“But it was another U.S. ban – alcohol prohibition in the 1920s – that was to transform Mexican opium smuggling.

“Between 1909 and 1933 opium smuggling was mainly controlled by Chinese Mexicans. But during the U.S. alcohol prohibition period (1920-33), indigenous/Hispanic Mexicans launched and controlled a substantial alcohol production and cross border smuggling operation. When prohibition ended, their lucrative smuggling operation became redundant but they quickly identified a replacement smuggling trade: the Chinese-controlled opium run.”

But the Chinese were a wealthy minority in Mexico, a very unpopular one, and the indigenous Mexicans stoked anti-Chinese sentiment to incite mass violence against them, which drove the Chinese out, after which the Hispanic smugglers took over the former Chinese-Mexican-run opium operations.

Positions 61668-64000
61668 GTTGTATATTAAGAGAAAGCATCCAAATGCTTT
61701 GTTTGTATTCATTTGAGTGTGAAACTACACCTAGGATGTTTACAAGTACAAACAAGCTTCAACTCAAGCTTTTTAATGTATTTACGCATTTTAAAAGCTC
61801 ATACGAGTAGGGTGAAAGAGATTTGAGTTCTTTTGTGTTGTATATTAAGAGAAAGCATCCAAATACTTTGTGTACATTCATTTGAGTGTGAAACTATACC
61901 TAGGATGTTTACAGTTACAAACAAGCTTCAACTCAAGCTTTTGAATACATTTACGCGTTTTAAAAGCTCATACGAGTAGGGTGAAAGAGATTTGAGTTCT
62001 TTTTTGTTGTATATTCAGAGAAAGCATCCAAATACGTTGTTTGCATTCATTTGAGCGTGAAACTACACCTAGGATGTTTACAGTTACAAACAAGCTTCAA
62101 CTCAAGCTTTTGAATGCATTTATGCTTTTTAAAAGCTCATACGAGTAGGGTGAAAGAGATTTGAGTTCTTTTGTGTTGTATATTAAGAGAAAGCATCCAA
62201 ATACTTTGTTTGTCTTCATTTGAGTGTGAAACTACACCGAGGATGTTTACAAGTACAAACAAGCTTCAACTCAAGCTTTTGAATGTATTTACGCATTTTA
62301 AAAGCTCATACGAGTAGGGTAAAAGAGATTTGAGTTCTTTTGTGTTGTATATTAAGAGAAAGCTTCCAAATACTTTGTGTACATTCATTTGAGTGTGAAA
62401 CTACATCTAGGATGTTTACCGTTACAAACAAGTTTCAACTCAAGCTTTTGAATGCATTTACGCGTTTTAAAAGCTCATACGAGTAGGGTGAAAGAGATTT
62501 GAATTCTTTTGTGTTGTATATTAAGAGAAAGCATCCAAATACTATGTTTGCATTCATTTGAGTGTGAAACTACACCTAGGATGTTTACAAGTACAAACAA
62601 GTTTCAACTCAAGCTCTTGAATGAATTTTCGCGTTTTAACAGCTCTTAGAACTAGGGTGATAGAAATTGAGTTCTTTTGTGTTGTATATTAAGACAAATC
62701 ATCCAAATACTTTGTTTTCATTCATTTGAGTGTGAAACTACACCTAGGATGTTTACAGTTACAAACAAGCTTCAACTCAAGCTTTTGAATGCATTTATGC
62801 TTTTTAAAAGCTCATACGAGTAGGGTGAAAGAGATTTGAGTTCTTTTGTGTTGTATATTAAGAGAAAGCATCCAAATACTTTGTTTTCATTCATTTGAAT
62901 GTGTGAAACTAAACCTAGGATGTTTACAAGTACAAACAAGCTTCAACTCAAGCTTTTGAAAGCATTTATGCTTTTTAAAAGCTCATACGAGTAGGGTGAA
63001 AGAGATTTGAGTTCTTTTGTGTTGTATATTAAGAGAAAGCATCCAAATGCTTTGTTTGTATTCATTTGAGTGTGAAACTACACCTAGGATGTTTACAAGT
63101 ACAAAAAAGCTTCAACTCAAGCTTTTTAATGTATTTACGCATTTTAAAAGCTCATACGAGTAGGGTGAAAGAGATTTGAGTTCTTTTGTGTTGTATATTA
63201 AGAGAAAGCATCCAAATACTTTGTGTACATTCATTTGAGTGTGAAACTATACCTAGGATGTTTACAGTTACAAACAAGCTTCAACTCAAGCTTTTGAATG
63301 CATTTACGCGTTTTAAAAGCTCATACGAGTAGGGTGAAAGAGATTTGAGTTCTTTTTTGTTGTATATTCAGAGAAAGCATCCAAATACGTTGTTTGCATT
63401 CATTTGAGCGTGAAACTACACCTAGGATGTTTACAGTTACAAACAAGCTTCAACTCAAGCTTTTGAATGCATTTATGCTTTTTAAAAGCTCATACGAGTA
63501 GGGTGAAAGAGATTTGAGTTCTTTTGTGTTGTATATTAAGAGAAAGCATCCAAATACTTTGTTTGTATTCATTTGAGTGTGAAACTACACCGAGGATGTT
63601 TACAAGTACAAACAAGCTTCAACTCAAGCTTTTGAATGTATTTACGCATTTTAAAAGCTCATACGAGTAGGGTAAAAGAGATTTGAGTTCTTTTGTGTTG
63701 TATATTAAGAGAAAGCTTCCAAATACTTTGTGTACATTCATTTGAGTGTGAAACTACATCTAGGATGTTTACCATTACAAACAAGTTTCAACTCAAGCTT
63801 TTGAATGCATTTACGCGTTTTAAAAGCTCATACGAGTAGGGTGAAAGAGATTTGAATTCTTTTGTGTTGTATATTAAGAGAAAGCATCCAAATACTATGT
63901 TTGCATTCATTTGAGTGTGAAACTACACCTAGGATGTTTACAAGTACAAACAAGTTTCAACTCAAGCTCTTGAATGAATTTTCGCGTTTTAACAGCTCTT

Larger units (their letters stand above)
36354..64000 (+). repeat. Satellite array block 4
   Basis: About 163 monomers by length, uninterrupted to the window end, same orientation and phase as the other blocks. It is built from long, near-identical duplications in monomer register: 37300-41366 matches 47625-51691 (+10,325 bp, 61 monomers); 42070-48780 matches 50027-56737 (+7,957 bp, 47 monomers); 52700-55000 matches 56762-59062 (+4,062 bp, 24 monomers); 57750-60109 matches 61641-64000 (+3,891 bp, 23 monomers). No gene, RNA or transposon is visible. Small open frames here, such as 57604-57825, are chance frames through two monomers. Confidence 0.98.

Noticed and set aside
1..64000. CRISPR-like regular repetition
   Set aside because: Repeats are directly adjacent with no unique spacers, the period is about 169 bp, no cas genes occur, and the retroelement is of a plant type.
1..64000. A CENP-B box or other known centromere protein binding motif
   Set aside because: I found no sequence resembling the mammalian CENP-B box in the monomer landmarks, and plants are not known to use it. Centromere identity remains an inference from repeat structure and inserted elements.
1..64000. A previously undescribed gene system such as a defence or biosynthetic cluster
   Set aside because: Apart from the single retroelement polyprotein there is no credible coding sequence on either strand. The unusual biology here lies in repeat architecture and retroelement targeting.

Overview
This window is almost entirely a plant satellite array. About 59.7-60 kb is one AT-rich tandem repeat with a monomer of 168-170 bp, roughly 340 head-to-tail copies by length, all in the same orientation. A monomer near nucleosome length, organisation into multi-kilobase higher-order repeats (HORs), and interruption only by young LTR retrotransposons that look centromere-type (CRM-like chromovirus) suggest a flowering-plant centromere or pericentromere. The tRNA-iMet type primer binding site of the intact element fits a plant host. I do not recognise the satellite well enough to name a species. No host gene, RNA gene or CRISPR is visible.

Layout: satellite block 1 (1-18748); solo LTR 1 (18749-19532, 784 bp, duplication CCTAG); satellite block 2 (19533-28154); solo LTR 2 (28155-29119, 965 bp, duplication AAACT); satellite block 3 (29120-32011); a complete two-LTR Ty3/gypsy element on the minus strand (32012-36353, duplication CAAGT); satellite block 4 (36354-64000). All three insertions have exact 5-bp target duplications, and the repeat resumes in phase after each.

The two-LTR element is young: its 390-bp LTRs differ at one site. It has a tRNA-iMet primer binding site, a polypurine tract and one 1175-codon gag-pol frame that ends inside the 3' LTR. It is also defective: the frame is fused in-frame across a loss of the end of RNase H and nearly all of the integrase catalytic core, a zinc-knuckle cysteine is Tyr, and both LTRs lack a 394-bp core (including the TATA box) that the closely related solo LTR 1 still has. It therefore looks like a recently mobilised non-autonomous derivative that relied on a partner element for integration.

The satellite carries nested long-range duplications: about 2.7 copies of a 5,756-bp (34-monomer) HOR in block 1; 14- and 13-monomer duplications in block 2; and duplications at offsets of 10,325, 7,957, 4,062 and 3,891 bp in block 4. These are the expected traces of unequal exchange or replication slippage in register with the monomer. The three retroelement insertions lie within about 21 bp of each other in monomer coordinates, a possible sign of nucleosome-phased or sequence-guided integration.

It then took off in the 1960s driven by the marijuana and heroin revolution in the U.S. It’s been a mess ever since, both in the U.S. and Mexico. Last year 15,000 Mexicans died in the drug war. Over 50,000 have been killed the last five years.

Hot Spots returns in two weeks.

Brian Trumbore


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-05/31/2012-      
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Hot Spots

05/31/2012

The Genesis of the Drug Trade with Mexico

David Keys of BBC History Magazine has a piece titled “Mexico’s bloody drug war” in the current issue that goes into the history of how it all started, including actions such as that of President Richard Nixon in 1971, where he pressured the Turkish government into suppressing Turkish opium production, but this shifted production to Mexico.   Then in 1976 when U.S. planes sprayed poison on hundreds of square miles of marijuana fields, U.S. drug dealers started importing marijuana from Colombia, which led to the creation of the powerful Colombian drug cartels.

And in 1982, when President Ronald Reagan used the military to prevent Colombian drug smuggling into Florida, the Colombians re-routed their drugs (by then mainly cocaine) through Mexico. Well, then the U.S. learned the 2,000-mile-long Mexican border was more difficult to police than the coast of Florida.